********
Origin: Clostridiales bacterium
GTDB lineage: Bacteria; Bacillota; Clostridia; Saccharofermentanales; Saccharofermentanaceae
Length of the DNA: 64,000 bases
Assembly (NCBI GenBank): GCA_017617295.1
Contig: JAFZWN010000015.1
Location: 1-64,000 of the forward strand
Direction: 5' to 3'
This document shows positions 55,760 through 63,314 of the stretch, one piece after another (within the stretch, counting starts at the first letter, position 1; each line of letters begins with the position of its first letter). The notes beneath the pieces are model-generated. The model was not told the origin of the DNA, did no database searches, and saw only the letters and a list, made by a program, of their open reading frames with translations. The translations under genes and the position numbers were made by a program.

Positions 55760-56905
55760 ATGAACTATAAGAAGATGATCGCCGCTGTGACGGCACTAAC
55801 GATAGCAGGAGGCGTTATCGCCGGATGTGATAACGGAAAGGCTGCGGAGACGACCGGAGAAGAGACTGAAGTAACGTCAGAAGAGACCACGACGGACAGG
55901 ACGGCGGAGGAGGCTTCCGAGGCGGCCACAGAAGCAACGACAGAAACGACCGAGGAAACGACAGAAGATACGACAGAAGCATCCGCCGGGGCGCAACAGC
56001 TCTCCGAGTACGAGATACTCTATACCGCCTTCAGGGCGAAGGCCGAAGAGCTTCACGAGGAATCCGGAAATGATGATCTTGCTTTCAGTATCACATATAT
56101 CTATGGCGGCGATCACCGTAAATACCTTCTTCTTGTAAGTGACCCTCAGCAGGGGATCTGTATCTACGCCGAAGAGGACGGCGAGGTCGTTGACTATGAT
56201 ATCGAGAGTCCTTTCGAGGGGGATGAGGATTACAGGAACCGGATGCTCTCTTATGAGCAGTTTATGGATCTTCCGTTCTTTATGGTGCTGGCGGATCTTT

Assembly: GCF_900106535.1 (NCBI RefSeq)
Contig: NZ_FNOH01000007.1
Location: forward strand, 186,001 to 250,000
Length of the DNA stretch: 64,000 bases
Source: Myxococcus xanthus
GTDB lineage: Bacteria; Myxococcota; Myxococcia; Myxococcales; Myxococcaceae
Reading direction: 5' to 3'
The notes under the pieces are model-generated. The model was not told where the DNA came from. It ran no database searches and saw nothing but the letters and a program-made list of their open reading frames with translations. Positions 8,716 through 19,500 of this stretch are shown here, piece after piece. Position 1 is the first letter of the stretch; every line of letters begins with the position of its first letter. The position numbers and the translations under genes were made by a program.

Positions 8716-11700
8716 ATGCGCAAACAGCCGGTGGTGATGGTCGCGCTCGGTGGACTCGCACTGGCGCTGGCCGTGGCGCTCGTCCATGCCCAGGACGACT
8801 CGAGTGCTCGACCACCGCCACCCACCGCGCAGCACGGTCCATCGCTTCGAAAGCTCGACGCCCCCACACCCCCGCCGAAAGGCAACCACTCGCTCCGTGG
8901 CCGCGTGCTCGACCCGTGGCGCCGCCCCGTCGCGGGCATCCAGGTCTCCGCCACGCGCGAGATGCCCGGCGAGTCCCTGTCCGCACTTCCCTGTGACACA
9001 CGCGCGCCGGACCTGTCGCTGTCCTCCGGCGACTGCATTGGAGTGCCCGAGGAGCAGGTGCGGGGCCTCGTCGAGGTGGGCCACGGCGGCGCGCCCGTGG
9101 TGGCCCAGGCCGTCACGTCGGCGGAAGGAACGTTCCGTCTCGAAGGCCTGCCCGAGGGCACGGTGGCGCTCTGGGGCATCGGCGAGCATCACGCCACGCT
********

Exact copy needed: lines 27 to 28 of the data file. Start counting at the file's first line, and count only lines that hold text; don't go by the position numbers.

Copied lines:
8901 CCGCGTGCTCGACCCGTGGCGCCGCCCCGTCGCGGGCATCCAGGTCTCCGCCACGCGCGAGATGCCCGGCGAGTCCCTGTCCGCACTTCCCTGTGACACA
9001 CGCGCGCCGGACCTGTCGCTGTCCTCCGGCGACTGCATTGGAGTGCCCGAGGAGCAGGTGCGGGGCCTCGTCGAGGTGGGCCACGGCGGCGCGCCCGTGG